Things that never actually happen

I’m sure that everyone who has a profession or is connected to a particular industry has nits to pick with how their professions or industries are depicted in movies or television. Last night, when I was watching a mindless 90s Julia Roberts rom-com, I realized I am really a wedding-industry professional (as weird as that sounds) because of how irked I was with everything that was wrong with the movie and how ridiculously unrealistic it was (at least, in all of the plot points that related to the wedding).

In said Roberts rom-com, Julia Roberts plays a woman who once made a deal with her best friend that if they both hit age 28 unmarried that they’d marry one another. The friend (played by Dermot Mulroney, owner of a rather unfortunate name) calls her up out of the blue one day to tell her that not only has he ‘met someone’ but that they got engaged a month ago and they’re getting married in four days and he wants Roberts to come to the weekend-long festivities. So we’ve already got one extremely unrealistic event, in that there’s a big fancy wedding happening and yet they didn’t send out invitations immediately after the engagement. Plus, Dermot Unfortunate is marrying a 20-year-old woman (Cameron Diaz) who hasn’t yet graduated college, and her father is a gazillionaire owner of a sports franchise and a sports media conglomerate. That right there is just so unbelievably bizarre that I almost had to turn the movie off, because no.

People with oodles of money could, theoretically, plan a huge fancy wedding with lots of pre-parties in less than a month’s time, but nearly all of the high end vendors in any given big city are going to be booked months if not years in advance and it’s frankly bizarre to assume that the venue, caterer, photographer, florist, etc. that works with high-end clientele would be willing to drop whatever event/s they already had on the books for this spur-of-the-moment ill-fated match between a struggling sports writer and a jillionaire’s college dropout daughter. Money can do a lot, but it can’t make up for a long-term reputation ding that a vendor would get for canceling other events at the last minute.

So far we have a huge fancy wedding planned in a really short period of time yet no invitations were mailed and vendors high-end enough for a brazillionaire’s daughter yet willing to drop other clients or events to instead do this shindig. The next incredibly unrealistic thing is that when Julia Roberts lands in Chicago (because of course a food writer can afford to fly across the country on a moment’s notice) Cameron Diaz immediately asks her to be Maid of Honor. OK, nobody does that. It would not ever, ever happen. Nobody asks a complete stranger to stand up as wedding attendant unless they’re drunk and getting married by Elvis in Vegas or something. So Julia sort of accepts? and then they go straight to the fancy high-end dress salon and Julia gets a fancy dress that already fits her pretty much exactly. Again, would never happen.

With less than a month of planning, there are several fancy parties and events leading up to the wedding (nope and nope) and Julia spends the whole movie trying to keep her Kermit Baloney from marrying Mary Sue Diaz. Then Julia’s Sassy Gay Friend Rupert Everett flies across the country for a few hours to…pretend he’s her fake gay fiance? and then leaves again? It’s all very weird. Anyhow, there’s a wedding happening “on Sunday” and yet Cameron Diaz (THE BRIDE) seems to have no interest in the wedding details. She’s not stressed out at all about the party, she seems to have completely forgotten about the main event because she’s mostly just worried about her man falling for Julia Roberts instead. Or something. We don’t see any evidence of a wedding planner or an event coordinator or the bride’s mom or anybody dealing with wedding details. Even the wealthiest 20-year-old college dropout should have SOME interest as the bride in her own damn wedding. Somehow this whole wedding is coming together and nobody is in charge or seems to have any interest in making sure it all turns out OK.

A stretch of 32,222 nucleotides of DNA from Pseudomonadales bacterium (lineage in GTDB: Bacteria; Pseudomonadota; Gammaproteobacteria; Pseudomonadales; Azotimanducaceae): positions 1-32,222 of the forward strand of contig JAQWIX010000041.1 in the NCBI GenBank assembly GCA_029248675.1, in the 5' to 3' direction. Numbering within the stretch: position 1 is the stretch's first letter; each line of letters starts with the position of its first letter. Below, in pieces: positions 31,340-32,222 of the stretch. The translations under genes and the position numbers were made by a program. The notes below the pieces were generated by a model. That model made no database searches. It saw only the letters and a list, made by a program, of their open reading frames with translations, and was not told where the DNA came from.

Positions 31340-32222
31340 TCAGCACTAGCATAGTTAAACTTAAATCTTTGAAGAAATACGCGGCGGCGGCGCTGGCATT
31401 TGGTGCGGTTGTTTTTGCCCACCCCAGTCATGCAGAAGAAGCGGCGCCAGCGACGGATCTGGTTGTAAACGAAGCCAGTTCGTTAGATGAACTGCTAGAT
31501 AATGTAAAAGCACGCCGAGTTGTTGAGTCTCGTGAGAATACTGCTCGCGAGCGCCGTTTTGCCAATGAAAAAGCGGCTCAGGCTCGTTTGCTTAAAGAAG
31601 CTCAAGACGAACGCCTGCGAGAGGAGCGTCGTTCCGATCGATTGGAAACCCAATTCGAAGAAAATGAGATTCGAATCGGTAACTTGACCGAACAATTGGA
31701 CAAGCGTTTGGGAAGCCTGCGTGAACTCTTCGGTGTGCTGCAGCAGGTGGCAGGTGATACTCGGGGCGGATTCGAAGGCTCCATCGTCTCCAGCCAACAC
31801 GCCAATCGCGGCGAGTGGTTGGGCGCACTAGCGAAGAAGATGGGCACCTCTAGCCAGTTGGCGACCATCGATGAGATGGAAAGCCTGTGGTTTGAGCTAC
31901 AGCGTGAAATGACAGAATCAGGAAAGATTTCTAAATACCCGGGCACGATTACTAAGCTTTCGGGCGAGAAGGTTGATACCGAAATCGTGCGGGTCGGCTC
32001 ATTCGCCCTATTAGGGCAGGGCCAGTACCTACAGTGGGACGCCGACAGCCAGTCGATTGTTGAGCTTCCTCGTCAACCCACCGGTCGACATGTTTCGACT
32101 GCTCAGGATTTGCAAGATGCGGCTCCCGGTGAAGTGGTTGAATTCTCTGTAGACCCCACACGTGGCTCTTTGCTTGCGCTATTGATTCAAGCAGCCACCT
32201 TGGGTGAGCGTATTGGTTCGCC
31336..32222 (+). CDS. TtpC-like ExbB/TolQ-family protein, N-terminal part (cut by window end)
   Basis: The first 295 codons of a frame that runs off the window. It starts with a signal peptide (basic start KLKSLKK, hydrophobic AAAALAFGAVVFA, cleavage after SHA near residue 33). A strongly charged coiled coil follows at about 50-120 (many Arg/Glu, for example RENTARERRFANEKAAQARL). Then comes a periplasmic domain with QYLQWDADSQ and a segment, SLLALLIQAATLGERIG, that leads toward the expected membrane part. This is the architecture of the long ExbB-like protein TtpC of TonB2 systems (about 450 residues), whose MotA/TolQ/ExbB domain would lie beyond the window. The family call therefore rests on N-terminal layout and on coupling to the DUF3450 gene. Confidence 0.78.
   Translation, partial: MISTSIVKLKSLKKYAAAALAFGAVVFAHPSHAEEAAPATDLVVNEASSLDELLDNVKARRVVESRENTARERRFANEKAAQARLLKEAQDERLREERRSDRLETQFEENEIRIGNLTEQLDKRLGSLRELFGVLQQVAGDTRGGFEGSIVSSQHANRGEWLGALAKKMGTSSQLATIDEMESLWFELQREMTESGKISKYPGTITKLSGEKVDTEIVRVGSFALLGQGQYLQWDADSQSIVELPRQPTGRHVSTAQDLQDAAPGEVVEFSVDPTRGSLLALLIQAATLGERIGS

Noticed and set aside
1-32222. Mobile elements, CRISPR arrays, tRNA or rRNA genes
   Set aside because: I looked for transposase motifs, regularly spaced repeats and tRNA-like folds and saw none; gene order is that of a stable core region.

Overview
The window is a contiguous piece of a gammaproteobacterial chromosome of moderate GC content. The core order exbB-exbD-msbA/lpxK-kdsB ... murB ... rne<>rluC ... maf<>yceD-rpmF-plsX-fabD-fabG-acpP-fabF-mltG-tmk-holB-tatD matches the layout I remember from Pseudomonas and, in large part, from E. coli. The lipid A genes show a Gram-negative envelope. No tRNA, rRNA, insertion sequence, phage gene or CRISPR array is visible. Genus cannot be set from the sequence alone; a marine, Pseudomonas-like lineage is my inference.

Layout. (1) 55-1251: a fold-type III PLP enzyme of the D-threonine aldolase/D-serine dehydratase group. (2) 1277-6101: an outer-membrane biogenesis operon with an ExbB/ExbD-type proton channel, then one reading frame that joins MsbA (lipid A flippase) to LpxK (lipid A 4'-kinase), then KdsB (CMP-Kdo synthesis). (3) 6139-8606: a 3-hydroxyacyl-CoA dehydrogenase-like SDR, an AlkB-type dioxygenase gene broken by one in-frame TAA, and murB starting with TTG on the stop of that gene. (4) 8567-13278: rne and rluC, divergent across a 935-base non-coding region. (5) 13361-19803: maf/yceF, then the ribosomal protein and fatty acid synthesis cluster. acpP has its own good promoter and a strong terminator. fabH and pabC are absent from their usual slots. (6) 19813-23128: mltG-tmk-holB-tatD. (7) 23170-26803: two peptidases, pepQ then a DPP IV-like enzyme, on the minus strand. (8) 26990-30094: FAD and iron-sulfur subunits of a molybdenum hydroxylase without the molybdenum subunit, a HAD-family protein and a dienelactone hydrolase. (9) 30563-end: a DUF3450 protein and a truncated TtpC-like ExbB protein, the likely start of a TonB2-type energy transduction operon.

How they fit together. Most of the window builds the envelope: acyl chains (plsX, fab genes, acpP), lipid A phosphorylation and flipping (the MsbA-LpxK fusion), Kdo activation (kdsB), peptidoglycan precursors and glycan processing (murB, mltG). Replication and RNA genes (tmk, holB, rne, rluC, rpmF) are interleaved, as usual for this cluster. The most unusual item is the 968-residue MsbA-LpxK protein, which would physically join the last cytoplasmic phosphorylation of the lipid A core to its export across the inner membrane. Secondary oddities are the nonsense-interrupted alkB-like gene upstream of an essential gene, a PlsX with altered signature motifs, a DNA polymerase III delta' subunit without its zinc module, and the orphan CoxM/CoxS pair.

The bride and groom have a big fight the night before the wedding and they sort of break up except they don’t tell anyone the next morning when they go to the pre-wedding fancy outdoor sit-down breakfast with elaborate floral centerpieces, and Julia Roberts shows up in a long-sleeved crop top (!) and causes a big scene and then there’s a low-speed chase and a stolen catering truck and the bride goes and hides in the bathroom at Wrigley Field (!?!) and it has to be late morning or early afternoon by now, and “the wedding is at six pm!” and shouldn’t the bride in a big fancy high-end wedding have, like, hair and makeup appointments? Where is the photographer capturing the day? And Julia calls one of the other bridesmaids and tells her to ‘bring my dress to the church’ and makes sure Saint Diaz and Kermit Baloney kiss and make up. And we cut to the ceremony in the church, and somehow Julia’s hair and makeup are perfect and so is Cameron’s and it happened like MAGIC because they didn’t have any time to get ready or get dressed or anything.

Then the Sassy Gay Friend shows up again at the end of the reception and takes Julia for a spin around the dance floor after they talk to one another on cell phone the size of bricks. Because an editor for a food critic has enough money to fly across the country twice in one weekend, just because.

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3 responses to “Things that never actually happen

  1. YESSSSS. This is awesome. Can you please start watching every movie with a wedding in it and reviewing it like this? Because this was hilarious.

  2. You should post this on Netflix’s website as a movie review. Seriously. I loved this!

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